What on Earth Do We Think We’re Doing? Adventures in Saving the Critters

Last week I wrote about the abject failure of the Ontario Ministry of Natural Resources to enact the Endangered Species Act. A Damning, (and should be) Show-Stopping Report. But maybe this failure—because other jurisdictions may be experiencing the same difficulty, even if they might be doing a better job of it—points to a larger failure. Instead of saving critters we could be just managing extinction.

A wonderful book, Wild Ones: A Sometimes Dismaying, Weirdly Reassuring Story About Looking at People Looking at Animals in America by Jon Mooallem looks at whether or not our conservation efforts are simply a way of atoning for messing up the planet.

Caring for the planet may not be the same thing as doing it any good.

Mooallem is wryly funny, authoritative, forgiving, undogmatic; and seriously thoughtful about our pathetic absurdities, exposing the fine line we cross between making fools of ourselves and being heroes.

Don River

“We train condors not to perch on power lines. We slip plague vaccine to ferrets. We shoot barred owls to make room in the forest for spotted owls. We monitor pygmy rabbits with infrared cameras and military drones. We carry migrating salamanders across busy roads in our palms.”

We have our favourite charismatic alpha faunas, like polar bears. We’re tranquillizing them, and then delivering them by helicopter, swinging in a net from a cable to some place far away from Churchill, Manitoba, (self-proclaimed capital of the polar bear world.)

“Making polar bears dependent on us for their very survival in such a hands-on way can feel like just as much a defeat as letting them die out. It would mean conceding that their ecosystem is irreparably broken, and that we have to be responsible for them in perpetuity.

“In Florida, manatees were huddling around coastal power plants, warming themselves in the outflowing plumes of hot water, and volunteers were kayaking into the Gulf of Mexico to ladle out seas turtles that were floating belly-up, stunned by the cold, then rushing them to triage centers and bundling them into blankets.”

Whooping cranes are being trained to follow ultralights along a migratory path from Wisconsin to Florida. At great expense and effort a few hardy volunteers head upwards in their flying machines, a Cessna acting as a spotter followed by a large entourage of motor homes. It takes weeks and weeks to do this and close to perfect weather conditions.

“Wild cranes can fly the entire migration in as little as a week, swirling up to eight or ten thousand feet on columns of rising, warm air and coasting for miles, the ultralights can’t keep up with birds at such altitudes and must stay closer to the ground, forcing the birds to flap the whole way.”

We’re  teaching birds how to fly, badly.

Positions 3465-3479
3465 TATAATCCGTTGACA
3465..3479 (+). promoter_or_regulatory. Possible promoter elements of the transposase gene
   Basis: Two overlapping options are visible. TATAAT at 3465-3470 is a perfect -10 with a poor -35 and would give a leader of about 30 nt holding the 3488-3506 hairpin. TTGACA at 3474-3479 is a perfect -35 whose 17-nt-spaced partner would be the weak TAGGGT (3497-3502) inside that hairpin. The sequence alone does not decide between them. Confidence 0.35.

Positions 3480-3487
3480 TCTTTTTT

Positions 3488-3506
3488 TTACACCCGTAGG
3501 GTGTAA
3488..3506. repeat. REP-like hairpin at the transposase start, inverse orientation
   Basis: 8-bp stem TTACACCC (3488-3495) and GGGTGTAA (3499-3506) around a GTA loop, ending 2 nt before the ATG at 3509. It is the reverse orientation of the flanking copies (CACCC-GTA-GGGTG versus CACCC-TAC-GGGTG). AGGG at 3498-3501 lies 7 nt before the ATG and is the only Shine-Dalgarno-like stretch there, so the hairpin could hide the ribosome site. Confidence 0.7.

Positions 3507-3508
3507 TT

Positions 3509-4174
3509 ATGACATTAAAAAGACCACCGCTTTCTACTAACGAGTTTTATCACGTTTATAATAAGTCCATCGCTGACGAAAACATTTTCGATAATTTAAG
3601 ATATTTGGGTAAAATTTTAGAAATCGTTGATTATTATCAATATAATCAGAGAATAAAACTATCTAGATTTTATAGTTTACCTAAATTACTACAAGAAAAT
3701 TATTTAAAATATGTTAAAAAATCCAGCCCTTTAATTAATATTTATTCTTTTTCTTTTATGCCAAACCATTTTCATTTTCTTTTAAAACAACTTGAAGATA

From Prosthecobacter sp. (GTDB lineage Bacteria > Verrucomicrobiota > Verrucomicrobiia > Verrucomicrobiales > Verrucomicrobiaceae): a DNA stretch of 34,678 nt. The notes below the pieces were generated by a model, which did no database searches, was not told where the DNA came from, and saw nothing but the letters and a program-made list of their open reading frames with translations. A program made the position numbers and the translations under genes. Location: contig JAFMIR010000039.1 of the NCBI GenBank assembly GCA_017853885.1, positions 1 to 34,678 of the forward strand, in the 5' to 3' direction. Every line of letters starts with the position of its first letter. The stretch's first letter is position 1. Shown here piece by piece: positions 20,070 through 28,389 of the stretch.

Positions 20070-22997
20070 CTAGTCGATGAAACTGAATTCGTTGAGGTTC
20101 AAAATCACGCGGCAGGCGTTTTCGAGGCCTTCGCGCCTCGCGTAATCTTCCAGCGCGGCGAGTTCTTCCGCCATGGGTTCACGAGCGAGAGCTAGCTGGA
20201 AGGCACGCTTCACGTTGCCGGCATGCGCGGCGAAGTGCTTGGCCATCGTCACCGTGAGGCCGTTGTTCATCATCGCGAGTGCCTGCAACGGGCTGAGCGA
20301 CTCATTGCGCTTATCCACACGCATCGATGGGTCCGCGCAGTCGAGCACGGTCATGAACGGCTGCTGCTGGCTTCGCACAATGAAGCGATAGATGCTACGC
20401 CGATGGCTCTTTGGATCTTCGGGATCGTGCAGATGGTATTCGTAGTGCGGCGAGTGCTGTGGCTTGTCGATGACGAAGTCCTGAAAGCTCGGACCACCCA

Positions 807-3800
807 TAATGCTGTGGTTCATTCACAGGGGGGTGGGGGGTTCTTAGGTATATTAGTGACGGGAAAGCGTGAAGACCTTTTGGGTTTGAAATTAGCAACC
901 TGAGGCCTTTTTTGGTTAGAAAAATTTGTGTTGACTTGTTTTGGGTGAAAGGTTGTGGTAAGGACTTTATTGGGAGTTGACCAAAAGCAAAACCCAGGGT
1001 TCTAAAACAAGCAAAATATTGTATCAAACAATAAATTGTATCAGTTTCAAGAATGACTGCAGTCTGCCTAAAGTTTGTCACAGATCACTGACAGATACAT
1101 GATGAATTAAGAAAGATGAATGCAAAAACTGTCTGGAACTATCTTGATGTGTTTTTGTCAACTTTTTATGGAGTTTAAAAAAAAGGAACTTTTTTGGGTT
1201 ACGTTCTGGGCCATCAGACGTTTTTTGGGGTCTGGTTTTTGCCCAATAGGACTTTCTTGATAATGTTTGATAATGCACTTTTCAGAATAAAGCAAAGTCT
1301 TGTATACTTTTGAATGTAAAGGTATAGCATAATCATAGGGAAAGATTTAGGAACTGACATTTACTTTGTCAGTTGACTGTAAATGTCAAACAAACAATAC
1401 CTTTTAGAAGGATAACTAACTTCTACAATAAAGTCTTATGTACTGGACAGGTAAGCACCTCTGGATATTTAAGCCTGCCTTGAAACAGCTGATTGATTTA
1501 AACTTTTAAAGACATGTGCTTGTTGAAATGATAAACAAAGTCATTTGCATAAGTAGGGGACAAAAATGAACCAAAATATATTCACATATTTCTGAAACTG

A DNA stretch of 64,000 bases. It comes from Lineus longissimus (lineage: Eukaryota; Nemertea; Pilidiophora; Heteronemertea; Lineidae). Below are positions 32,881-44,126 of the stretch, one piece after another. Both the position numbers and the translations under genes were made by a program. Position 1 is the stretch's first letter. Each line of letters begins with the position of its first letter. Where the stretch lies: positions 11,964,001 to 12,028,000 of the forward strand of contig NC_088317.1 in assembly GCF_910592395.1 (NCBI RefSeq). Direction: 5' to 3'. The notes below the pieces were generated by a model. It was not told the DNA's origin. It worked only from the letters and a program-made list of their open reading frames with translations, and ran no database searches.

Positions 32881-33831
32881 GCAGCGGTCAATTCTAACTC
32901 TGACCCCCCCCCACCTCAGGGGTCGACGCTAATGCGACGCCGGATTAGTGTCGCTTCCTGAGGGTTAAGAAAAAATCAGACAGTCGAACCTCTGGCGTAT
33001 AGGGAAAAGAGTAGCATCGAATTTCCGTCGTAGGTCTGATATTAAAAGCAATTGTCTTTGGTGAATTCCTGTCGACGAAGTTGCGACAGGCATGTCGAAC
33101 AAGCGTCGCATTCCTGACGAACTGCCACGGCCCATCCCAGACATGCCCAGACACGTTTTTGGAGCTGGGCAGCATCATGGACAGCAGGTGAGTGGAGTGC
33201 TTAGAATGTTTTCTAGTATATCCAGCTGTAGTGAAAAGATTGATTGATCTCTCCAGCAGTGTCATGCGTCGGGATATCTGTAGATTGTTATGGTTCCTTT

Once the whoopers get to Florida, they go shopping, to the dismay of their handlers. “In a world of Costco regional distribution centers and Krispy Kreme drive-thrus, we are asking them to block it all out, to see the Wal-mart retention pond as a slum instead of a providential new form of habitat in a changing world, and to see the corn piling up outside an ethanol plant not as food but as a ‘waste product.’”


Our herculean efforts to save particular species are supposed to be saving the hangers-on, the also-rans, the ecosystem that supports them, but in many cases the habitat is just gone. So simply leaving it alone won’t cut it either.

We would have to look back 12,000 years to the Pleistocene era, before humans slaughtered the big mammals with a Clovis point on their spears to find all the keystone alpha species resting comfortably atop of the food chain. Since then we have been trying a “Pleistocene rewind.” Since then we have been at the mercy of “environmental generational amnesia,” our tendency to calibrate our standards of what’s environmentally acceptable to how we saw things in our childhood. But if you measure declining environmental health from only one generation to the next, it doesn’t look as bad as it really is.

“There are calls to stop blanket vilification of invasive plants, to accept that weeds are not going away, and to realize that they can be parts of equally bio-diverse ‘blended’ ecosystems rather than only blights on the ‘native’ ecosystems we feel such nostalgia for.”

Mooallem seems to be aiming for getting our outrage right and then sitting back and accepting the inevitable, that we’re not getting anywhere.

But how can we not think that by carefully capturing a wasp with a glass and a dry cleaner’s cardboard and then releasing it outside, that we’re both, wasp and human, better for it?  Yes, we seriously messed up the planet but we sincerely want to atone for this. Anyway, what the alternative?

Wild Ones is a great storybook apart from being an exploration of our deepest humanity.

Wild Ones: A Sometimes Dismaying, Weirdly Reassuring Story About Looking at People Looking at Animals in America, by Jon Mooallem, Penguin Books, New York.

To see a polar bear be transported by helicopter, watch:


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